Quinn on Diet: Tips for Healthy Travel |  Lifestyles

Water is essential to any trip, says Barbara Quinn-Intermill.

Dream time

Barbara Quinn Monterey Herald

I am writing this from our hotel room in Missouri. We’re halfway through several states with major stops in Nashville, Tennessee, and Branson, Missouri. To say the least, it was an adventure of landscapes, people and food.

We planned as well as possible. Brought bottled water for those long days of driving. Throw in some oranges for snacks. And don’t forget the fiber supplements.

But even with hotel pools and walking as much as possible, traveling can put strain on the body. Here is my travel list to remember:

  • Water is essential. Ask about it in any restaurant. Keep the bottled variety in your vehicle. And don’t forget to drink it.
  • Be a detective. Among the myriad of snacks we’ve seen at gas stations, it’s not always easy to find the ones that offer nutritional value in addition to sugar, fat, and salt. I discovered a small bag of cucumber-flavored cashew nuts that gave me at least some protein, healthy fat, and fiber. Not bad.
  • Be prepared for more sodium. Restaurant food and most packaged ready meals are loaded with this ingredient. Here is the rule of thumb if your selected food has a nutritional label: A product with no more than 140 milligrams per serving is considered “low sodium” according to the US Food and Drug Administration. While my husband was nibbling on corn nuts, I was pleased to find that the snack contains just a little over this limit. Plus, the snack even contains some fiber.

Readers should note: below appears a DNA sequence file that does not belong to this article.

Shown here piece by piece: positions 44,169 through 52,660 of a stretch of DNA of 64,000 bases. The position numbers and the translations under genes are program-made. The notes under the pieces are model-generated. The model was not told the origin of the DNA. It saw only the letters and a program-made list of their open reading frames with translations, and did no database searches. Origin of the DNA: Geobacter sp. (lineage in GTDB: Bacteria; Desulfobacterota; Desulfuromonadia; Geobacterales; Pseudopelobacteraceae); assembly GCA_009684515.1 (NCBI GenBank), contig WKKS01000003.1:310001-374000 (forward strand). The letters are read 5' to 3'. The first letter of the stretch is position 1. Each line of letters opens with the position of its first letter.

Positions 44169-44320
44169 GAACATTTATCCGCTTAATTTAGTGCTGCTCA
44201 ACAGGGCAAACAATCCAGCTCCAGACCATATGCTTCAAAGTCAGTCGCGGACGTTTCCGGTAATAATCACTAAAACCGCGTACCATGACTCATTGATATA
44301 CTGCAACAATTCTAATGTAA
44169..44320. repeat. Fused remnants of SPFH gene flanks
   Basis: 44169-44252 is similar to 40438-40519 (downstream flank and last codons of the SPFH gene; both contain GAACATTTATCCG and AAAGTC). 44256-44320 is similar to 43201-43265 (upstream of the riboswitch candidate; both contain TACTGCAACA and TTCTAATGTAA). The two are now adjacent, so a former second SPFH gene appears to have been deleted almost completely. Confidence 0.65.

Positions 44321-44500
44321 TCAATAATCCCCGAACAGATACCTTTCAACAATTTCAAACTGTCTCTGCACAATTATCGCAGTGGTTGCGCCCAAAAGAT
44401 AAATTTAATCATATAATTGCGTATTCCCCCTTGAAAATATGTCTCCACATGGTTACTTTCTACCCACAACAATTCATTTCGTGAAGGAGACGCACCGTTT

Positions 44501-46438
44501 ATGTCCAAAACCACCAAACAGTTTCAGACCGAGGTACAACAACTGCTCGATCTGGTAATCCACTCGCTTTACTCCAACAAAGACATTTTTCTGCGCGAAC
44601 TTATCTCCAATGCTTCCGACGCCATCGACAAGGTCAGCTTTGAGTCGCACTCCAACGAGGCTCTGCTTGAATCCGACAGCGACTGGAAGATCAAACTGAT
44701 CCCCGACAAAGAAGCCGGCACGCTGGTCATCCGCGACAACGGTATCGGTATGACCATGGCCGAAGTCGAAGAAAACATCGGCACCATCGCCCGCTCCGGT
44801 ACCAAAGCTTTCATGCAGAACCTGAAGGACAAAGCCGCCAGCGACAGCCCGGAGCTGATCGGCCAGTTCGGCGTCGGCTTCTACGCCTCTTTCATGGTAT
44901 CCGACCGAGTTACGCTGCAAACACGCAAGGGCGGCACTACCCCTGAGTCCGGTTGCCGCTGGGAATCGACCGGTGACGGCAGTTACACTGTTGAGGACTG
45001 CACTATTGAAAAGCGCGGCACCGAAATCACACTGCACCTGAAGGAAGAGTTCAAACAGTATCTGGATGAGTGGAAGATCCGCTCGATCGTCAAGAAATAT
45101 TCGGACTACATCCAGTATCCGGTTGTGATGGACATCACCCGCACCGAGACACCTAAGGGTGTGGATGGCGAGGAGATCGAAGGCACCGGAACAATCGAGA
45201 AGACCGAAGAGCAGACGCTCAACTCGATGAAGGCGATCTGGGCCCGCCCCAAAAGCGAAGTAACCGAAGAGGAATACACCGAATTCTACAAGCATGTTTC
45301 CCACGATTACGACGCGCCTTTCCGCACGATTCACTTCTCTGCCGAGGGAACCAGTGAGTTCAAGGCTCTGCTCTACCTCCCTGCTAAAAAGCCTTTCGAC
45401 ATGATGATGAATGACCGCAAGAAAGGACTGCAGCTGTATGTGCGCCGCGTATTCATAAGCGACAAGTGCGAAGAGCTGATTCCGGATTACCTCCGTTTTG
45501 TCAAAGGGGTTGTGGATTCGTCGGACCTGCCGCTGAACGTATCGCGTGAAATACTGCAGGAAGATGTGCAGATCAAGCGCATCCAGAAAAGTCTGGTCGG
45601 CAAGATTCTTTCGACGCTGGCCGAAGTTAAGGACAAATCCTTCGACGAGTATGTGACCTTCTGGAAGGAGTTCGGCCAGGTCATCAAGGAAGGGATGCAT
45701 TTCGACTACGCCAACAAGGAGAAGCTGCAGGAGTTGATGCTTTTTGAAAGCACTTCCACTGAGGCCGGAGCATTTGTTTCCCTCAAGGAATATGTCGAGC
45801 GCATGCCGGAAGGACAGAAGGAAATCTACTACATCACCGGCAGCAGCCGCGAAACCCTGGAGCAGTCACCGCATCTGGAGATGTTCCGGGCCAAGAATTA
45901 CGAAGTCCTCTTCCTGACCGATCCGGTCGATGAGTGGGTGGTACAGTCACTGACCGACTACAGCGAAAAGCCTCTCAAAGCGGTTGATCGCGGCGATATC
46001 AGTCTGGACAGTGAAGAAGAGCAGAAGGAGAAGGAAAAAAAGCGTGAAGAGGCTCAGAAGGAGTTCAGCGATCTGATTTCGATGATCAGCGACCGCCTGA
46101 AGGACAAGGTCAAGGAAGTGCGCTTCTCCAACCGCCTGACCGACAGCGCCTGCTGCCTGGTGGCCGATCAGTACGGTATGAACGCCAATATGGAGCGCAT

• Don’t be afraid to indulge in some local goodies. For example, Missouri has been known for its ice cream since the ice cream cone was first served at the St. Louis World’s Fair in 1904. (The Daisy Queen in Marshal, Arkansas has damn good ice cream too.)
  • In addition to local dishes, look for proven restaurants as well. Applebee’s near our Illinois hotel served a fantastic grilled salmon that included a delicious Caesar salad, broccoli, and mashed potatoes. Our bodies sighed a big thank you!
  • Dance the night away. It’s good practice. While trying to avoid crazy stag and hen parties in Nashville, we managed to find a country western bar that would suit us “seasoned” couples. A young man came to the table we shared with our New Mexico rancher friends and asked if any of our husbands would dance with his wife. “She really wants to dance with a real cowboy,” he told them. They complied with his request in a friendly manner, the woman raved about her thanks, and phew, they were gone.
  • Forget the frozen honey buns and swallow Smartwater instead. I guarantee it will make the trip more enjoyable.